Wednesday, October 13, 2021 / 09:48 AM / by FBNQuest Research / Header Image Credit: IMF
The IMF's World Economic Outlook which was published yesterday (titled Recovery During a Pandemic) has a more sombre tone than its update report in July. The Fund cut its global growth projection by 10bps to 5.9% for this year but kept its FY '22 forecast unchanged at 4.9%. The modest downward revision for '21 masks large downgrades for some countries which are partially offset by improved near-term prospects for some commodity-exporting economies. For FY '21, the largest output downgrade was for the US whose growth was revised down by -100bps to 6.0%. We also highlight adjustments of -40bps for Japan, and -10bps each for China and Brazil. The report notes that the momentum of global recovery has weakened due to the effects of the pandemic, which has drawn out disruptions to global supply chains and fueled inflation in many countries.
The Fund noted that uneven access to vaccines and policy support is causing a divergence in economic growth prospects across countries, particularly between the advanced economy group and low-income countries.
While significant fiscal and monetary policy support which have helped to speed up recovery in advanced economies are set to continue well into FY '22, many emerging and developing nations are reducing policy support due to their tighter fiscal conditions.
Given the divergent recovery speeds for the different economy groups, the Fund estimates that output for advanced economies will return to the pre-pandemic trend by FY '22 and exceed it by 0.9% in FY '24. On the other hand, real output for emerging and developing economies (excluding China) is expected to remain 5.5% below the pre-pandemic trend in FY '24.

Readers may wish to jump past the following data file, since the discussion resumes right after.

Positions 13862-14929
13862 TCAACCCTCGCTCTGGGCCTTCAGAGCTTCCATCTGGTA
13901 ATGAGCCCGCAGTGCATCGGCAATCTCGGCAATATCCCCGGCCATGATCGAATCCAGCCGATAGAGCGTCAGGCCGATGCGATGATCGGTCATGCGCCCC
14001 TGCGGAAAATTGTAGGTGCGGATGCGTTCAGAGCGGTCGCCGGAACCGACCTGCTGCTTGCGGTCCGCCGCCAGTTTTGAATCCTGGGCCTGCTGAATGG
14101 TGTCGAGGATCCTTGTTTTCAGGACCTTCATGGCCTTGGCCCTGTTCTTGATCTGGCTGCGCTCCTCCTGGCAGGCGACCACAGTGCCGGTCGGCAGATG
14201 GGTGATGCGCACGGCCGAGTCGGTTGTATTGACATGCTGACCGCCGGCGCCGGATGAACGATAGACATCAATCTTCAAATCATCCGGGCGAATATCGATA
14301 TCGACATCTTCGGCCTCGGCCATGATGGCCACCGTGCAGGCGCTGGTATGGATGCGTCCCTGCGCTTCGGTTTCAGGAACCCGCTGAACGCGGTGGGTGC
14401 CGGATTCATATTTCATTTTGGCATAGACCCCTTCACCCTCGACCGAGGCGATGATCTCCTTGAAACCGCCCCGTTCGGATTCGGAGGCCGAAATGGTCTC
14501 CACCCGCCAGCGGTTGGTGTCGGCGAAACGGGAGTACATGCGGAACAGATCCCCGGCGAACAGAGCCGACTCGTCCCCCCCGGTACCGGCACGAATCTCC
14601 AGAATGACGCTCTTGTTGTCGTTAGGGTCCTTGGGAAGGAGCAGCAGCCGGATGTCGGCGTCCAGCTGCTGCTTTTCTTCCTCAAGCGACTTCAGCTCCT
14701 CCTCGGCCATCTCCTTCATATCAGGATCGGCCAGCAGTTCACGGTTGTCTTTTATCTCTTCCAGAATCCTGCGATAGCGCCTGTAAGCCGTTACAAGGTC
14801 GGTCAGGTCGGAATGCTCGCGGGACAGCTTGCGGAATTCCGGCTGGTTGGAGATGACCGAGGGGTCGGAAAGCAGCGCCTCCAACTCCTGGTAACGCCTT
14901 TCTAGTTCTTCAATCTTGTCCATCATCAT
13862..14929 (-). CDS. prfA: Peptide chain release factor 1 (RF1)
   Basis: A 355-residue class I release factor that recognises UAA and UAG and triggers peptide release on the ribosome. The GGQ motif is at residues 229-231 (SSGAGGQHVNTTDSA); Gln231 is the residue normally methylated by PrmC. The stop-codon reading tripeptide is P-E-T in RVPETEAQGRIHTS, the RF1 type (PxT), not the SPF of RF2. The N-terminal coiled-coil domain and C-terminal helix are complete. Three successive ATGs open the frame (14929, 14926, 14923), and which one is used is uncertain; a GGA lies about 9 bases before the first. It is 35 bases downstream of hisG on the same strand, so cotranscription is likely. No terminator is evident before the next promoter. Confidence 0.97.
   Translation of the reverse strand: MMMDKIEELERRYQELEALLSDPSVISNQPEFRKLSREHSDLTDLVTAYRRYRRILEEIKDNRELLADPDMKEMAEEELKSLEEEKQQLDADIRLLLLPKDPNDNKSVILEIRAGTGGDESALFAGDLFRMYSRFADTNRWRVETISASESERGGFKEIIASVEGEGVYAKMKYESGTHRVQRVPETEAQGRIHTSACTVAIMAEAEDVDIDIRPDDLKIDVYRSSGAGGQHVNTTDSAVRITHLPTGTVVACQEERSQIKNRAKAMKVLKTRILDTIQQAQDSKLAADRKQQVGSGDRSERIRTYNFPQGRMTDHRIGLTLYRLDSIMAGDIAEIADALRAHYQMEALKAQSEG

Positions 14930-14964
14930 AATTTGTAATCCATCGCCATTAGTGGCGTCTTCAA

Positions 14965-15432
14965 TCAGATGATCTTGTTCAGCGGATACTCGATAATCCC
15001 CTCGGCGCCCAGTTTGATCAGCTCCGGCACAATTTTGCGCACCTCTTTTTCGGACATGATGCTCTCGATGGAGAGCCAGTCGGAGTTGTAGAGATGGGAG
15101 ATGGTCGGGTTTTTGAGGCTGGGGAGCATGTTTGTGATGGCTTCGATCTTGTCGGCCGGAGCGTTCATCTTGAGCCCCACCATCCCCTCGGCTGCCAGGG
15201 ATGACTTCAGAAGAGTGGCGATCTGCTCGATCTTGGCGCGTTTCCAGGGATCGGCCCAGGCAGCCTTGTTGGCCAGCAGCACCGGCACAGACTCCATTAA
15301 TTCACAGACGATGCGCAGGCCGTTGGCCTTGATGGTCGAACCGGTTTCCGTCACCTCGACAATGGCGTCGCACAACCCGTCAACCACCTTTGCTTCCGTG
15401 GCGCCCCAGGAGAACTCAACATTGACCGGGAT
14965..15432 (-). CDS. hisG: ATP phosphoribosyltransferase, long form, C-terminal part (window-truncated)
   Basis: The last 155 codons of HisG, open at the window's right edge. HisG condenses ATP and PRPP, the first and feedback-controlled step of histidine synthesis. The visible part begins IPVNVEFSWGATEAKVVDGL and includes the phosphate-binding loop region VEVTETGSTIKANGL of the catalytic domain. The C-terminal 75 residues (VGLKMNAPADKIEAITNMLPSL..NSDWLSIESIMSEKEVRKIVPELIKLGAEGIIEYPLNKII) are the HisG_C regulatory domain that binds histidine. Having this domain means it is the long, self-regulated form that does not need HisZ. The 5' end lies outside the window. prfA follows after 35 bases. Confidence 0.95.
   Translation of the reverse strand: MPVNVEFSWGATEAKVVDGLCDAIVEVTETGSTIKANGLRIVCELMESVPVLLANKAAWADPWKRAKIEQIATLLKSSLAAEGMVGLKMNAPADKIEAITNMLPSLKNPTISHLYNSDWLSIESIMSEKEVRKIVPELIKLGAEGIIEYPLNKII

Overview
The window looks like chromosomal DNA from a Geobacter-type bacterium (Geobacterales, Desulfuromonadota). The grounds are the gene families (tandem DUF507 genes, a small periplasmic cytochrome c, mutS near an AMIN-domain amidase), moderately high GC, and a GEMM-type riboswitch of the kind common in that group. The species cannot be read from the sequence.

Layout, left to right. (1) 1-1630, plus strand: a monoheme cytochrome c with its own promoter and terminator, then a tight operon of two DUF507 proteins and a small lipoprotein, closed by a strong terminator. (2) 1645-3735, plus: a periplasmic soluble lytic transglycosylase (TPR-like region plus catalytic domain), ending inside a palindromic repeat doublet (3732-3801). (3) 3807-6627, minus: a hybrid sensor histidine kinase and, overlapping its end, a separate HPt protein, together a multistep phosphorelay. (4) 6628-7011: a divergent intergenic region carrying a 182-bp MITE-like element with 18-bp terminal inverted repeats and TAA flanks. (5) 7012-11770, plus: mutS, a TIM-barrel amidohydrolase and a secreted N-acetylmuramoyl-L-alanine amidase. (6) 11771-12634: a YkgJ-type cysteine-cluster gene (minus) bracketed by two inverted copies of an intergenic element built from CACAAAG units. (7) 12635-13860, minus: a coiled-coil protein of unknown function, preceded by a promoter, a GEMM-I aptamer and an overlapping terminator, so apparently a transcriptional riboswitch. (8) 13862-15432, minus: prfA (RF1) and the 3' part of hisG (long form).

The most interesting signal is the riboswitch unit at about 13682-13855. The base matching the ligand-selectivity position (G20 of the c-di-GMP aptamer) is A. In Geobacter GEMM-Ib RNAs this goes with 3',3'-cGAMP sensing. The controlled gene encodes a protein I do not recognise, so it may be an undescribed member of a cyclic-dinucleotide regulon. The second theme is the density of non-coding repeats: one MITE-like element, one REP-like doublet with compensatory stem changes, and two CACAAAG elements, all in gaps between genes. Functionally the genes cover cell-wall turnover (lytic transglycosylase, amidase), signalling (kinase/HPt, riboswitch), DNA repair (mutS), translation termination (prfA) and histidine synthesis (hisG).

The Fund advises central banks to be ready to move swiftly and take pre-emptive action if the recovery improves faster than expected. As an illustration, it cited the Bank of Canada's decision to reduce its asset purchase program in April and July amidst a robust recovery.
The Fund also mentioned the monetary policy challenge posed by risks linked with extended accommodating policies and easy financial conditions, which might lead to excessively stretched asset values and exacerbate financial vulnerabilities.
The update's assumptions, based on the futures markets for the Fund's basket of three crude blends (including UK Brent), now show an increase of 59.1% this year to US$65.7/b and a modest decline of -1.8% for '22 to US$64.5/b.
Forecasts for Nigeria and Sub-Saharan African economies have been raised by 10bps and 30bps to 2.6% and 3.7% respectively.
Trends in world output growth (% chg y/y)
Sources: IMF, World Economic Outlook update, Oct '21; FBNQuest Capital Research